‘Arkas’ is the nom de plume of a popular Greek cartoonist. His real name is unknown and he is remarkably self-effacing, not a quality I would readily associate with Greeks as a rule. (Συγγνώμη, παιδιά.) He gives no interviews, and there are no photographs of him in his books or on the net. Back in the nineties, I learned a huge amount of vocabulary very enjoyably from reading his cartoon strips. A favourite series of mine was ‘O Isovitis’, ‘The Lifer’. Isovitis (he doesn’t have a name) is a mild-mannered intellectual who has been sentenced to 500 years in prison for a crime he did not commit. The prison is a place of unrelieved grimness, with downtrodden prisoners banged up in solitary and chained to dripping walls, callous warders and a world-weary and embittered prison doctor. The humour is black as pitch. ‘Doctor, am I going to die?’ a sick prisoner asks. ‘Maybe,’ the doctor replies, ‘but I can’t promise.’
Arkas frequently uses the prison to satirise Greek burocracy with its Alice-through-the-Looking-Glass logic and dedication to buck-passing. Isovitis, stir-crazy in solitary, begins to recite little dialogues. A guard shunts open the spy hole of the cell and demands to know who he is talking to. 'To myself' Isovitis replies. 'Απαγορεύεται! It's forbidden! If this continues I'll put you in separate cells!' A special committee concludes that the prison is not to blame for a spate of suicides where prisoners jumped from the roof – the responsibility lies with the law of gravity. Admittedly this is funnier if you have lived in Greece for a few years.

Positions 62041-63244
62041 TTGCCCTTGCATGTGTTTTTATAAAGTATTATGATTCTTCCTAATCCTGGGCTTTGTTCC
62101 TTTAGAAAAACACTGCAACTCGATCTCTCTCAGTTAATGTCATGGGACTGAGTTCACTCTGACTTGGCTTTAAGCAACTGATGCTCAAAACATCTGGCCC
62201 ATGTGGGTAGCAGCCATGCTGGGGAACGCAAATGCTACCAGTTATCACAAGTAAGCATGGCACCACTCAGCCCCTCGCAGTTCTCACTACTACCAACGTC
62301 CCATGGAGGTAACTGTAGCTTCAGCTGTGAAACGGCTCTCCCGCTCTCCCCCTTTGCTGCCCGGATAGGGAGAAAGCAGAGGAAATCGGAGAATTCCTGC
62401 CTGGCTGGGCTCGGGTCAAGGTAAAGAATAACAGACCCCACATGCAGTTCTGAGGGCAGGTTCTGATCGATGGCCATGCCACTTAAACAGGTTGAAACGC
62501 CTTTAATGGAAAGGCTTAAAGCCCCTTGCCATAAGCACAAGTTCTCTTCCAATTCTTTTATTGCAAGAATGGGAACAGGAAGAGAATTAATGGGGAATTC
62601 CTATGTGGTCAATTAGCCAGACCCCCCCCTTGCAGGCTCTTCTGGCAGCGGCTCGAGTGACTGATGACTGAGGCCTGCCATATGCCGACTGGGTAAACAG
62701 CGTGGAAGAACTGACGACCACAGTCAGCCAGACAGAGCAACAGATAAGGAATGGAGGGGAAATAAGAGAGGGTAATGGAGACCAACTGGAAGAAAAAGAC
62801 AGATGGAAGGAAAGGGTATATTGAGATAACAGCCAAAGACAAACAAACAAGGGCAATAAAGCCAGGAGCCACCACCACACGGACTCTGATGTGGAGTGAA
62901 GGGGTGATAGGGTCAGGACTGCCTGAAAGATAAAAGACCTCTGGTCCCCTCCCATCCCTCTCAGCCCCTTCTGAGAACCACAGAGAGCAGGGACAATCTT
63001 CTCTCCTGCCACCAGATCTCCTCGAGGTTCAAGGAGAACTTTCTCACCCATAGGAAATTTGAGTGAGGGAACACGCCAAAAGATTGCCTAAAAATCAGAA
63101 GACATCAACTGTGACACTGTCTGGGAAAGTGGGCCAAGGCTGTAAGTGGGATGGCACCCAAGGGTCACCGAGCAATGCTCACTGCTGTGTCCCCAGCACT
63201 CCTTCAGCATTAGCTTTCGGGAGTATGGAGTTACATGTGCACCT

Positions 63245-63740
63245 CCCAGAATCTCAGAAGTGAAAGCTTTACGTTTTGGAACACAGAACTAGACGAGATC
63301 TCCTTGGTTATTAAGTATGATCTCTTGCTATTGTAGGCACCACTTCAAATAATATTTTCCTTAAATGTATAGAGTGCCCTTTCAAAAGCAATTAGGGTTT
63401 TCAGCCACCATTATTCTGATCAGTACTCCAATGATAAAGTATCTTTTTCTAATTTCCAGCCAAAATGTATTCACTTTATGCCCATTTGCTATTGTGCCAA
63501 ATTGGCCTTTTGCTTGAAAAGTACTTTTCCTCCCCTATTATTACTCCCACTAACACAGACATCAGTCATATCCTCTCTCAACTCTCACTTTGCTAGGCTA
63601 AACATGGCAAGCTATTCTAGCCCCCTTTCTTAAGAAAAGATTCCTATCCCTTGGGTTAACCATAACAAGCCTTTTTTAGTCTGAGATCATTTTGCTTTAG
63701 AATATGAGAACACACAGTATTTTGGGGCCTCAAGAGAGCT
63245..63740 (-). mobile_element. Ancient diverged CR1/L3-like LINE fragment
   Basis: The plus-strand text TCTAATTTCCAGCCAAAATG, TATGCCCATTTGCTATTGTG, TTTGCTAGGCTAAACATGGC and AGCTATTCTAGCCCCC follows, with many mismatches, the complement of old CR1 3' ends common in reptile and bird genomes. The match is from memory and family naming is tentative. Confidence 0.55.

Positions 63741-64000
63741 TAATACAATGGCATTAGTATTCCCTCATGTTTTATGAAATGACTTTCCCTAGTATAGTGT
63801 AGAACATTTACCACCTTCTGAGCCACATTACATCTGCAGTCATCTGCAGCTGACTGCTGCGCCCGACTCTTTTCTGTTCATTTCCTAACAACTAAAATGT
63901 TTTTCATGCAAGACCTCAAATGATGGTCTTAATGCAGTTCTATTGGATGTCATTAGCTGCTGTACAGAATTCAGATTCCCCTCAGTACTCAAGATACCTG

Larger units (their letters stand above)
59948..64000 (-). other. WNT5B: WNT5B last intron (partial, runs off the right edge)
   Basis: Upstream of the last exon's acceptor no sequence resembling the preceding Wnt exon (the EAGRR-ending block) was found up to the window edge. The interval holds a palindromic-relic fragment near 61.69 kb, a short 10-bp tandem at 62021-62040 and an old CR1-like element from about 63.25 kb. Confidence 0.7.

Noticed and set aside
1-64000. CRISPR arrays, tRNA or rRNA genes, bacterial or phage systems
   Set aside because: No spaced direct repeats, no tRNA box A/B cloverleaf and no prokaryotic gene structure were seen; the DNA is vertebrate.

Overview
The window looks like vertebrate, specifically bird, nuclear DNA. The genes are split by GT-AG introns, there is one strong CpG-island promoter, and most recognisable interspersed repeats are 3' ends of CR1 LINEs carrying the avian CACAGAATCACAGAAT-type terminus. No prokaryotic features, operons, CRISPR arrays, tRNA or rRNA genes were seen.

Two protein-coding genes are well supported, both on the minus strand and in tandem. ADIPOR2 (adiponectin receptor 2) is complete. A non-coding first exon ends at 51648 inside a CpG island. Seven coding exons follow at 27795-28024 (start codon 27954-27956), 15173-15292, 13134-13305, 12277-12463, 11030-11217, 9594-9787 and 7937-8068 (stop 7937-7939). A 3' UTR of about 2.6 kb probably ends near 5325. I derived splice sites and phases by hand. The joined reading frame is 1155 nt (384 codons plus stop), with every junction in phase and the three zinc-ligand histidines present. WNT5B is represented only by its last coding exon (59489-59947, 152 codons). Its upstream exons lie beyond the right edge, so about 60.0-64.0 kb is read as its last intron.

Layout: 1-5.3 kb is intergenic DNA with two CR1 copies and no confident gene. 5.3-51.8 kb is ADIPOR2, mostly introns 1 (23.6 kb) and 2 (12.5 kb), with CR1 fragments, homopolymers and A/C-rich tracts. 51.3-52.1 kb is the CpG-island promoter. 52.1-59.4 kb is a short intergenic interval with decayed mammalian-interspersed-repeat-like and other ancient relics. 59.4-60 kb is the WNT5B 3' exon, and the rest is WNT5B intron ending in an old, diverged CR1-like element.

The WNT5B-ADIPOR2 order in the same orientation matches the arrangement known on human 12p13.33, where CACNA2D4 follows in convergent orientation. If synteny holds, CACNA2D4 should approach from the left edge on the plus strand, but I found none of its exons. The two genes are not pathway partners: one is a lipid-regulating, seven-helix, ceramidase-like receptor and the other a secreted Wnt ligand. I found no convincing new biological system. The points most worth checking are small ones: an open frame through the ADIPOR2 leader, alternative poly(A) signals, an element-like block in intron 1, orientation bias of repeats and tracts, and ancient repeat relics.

The other main character is Montechristos the rat. Montechristos was born in the prison, knows no other life, and thinks the place is pretty cool. Prisoners feed him for the privilege of a few minutes of his flea-ridden company, and he always has goods to flog, and an inflatable plastic woman that he hires out to prisoners by the hour.
Prisoner: Can you imagine me making love to that plastic doll? I find the idea UTTERLY DISGUSTING!
Montechristos: So do I, but that’s her problem!
Lacking any conception of a life beyond the walls, Montechristos has little sympathy with human sadness at the loss of liberty. Early in the series the despairing Isovitis asks him ‘But for God’s sake, what can you DO with 500 years?’ Montechristos has an immediate answer: ‘you can cook 5256000000 hard-boiled eggs!’
The strip below translates as follows:
Montechristos: You know, Isoviti, there’s an old lag in the next wing over a hundred years old. Been in here since he was eighteen. Imagine - he can’t even remember what he got convicted for. He's completely lost it
Isovitis: My God… that’s what I’ll be reduced to. I’ll get old and go gaga.
Montechristos: So enjoy yourself now, while you’re still young.